Image: Hubble's photo of Arp 274
NASA, ESA, M. Livio/ Hubble Heritage Team (STScI/AURA)
Hubble's photo of Arp 274, the winner of a public contest to decide the space telescope's target for the International Year of Astronomy's "100 Hours of Astronomy" project.
By
updated 4/3/2009 2:40:02 PM ET 2009-04-03T18:40:02

The Hubble Space Telescope has photographed a group of colliding galaxies that won a cosmic popularity contest voted on by the public.

The snapshot features Arp 274 (also known as NGC 5679), a galaxy smashup going on as three distant galaxies merge into one, drawn in by their mutual gravitational attraction. On April 1 and 2, Hubble's Wide Field Planetary Camera 2 snapped the photogenic site, located about 400 million light-years away.

Arp 274 won the Space Telescope Science Institute's "You Decide" competition, which opened up a poll to determine the target of the next space portrait in honor of the "100 Hours of Astronomy" project, part of the ongoing International Year of Astronomy. The striking object received 67,021 votes out of the nearly 140,000 votes cast in the contest. Voting ended on March 1.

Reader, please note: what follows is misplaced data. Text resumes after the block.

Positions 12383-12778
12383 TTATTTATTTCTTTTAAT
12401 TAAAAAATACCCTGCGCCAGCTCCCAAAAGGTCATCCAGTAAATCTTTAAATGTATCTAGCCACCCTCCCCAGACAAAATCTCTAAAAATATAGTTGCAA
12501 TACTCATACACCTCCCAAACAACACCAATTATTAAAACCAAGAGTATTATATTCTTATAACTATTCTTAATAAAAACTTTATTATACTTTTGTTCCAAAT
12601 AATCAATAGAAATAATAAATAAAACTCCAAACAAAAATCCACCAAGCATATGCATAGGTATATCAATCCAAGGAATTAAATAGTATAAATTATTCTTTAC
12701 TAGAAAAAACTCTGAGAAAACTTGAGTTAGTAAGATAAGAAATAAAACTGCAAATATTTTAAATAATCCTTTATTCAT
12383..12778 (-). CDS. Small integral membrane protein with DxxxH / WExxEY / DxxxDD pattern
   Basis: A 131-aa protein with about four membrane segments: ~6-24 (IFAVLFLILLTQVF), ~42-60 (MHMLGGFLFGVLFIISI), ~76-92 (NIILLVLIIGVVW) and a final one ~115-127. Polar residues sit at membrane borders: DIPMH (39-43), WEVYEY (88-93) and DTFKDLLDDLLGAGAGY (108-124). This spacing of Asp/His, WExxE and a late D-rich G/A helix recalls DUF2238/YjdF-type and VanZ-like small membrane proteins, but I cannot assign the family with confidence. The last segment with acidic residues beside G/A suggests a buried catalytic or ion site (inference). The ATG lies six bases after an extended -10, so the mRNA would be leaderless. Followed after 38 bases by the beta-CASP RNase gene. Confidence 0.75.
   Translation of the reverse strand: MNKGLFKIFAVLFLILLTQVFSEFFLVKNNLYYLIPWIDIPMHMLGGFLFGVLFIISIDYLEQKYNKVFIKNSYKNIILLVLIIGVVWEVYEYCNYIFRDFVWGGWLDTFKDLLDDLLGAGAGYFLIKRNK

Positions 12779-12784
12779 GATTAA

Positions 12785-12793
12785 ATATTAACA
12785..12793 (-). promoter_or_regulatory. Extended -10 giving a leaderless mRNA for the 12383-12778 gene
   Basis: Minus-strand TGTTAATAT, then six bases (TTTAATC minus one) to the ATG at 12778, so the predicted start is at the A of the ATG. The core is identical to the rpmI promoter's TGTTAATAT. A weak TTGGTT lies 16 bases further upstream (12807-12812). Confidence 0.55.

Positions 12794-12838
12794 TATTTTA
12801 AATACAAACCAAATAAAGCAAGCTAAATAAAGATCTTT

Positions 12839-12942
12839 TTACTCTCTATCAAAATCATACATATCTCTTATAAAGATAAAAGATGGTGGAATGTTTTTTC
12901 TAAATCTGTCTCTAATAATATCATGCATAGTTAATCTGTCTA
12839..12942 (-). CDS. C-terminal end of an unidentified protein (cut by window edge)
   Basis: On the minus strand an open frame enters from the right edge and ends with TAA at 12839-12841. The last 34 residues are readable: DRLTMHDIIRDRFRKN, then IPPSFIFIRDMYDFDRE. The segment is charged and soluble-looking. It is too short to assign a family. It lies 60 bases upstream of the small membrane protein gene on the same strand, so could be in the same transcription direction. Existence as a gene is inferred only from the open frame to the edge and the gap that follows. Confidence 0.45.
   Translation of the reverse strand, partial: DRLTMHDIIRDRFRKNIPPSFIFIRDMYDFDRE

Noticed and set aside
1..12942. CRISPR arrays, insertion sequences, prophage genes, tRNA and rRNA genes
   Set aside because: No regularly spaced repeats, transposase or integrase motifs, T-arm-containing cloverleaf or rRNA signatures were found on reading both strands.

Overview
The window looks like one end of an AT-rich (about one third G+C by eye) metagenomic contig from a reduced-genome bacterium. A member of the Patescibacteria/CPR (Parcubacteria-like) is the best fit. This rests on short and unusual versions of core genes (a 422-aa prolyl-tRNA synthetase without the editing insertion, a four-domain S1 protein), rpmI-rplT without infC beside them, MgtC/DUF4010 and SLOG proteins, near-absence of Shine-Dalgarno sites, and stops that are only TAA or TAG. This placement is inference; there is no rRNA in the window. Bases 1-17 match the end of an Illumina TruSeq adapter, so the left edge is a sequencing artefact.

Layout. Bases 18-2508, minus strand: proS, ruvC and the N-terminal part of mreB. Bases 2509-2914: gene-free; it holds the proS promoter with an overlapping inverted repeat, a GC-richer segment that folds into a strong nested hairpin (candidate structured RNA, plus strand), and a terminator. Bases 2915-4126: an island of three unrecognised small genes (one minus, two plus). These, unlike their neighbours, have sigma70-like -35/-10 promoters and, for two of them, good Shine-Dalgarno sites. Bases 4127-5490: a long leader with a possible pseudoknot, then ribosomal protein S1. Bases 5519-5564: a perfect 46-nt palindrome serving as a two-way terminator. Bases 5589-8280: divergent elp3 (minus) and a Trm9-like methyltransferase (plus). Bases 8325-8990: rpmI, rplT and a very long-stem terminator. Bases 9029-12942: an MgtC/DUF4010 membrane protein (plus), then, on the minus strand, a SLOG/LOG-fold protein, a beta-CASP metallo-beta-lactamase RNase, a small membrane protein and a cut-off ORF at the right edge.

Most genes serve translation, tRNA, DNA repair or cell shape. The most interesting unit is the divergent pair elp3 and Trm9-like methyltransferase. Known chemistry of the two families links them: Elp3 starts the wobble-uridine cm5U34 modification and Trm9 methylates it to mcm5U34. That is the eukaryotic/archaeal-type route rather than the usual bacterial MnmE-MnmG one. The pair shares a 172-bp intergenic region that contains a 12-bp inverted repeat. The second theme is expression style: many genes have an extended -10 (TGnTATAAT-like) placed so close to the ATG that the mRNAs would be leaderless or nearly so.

The two biggest galaxies are spirals that appear mostly intact. The tiny third galaxy shows more signs of disruption.

Two of the three galaxies appear to be forming new stars at a high rate, as evidenced by the bright blue knots of star formation that are strung along the arms of the galaxy on the right and along the small galaxy on the left.

The picture was made with blue, visible, and infrared light filters, combined with a filter that isolates hydrogen emission. The colors in the image reflect the intrinsic color of the different stellar populations that make up the galaxies. Slideshow: Month in Space: January 2014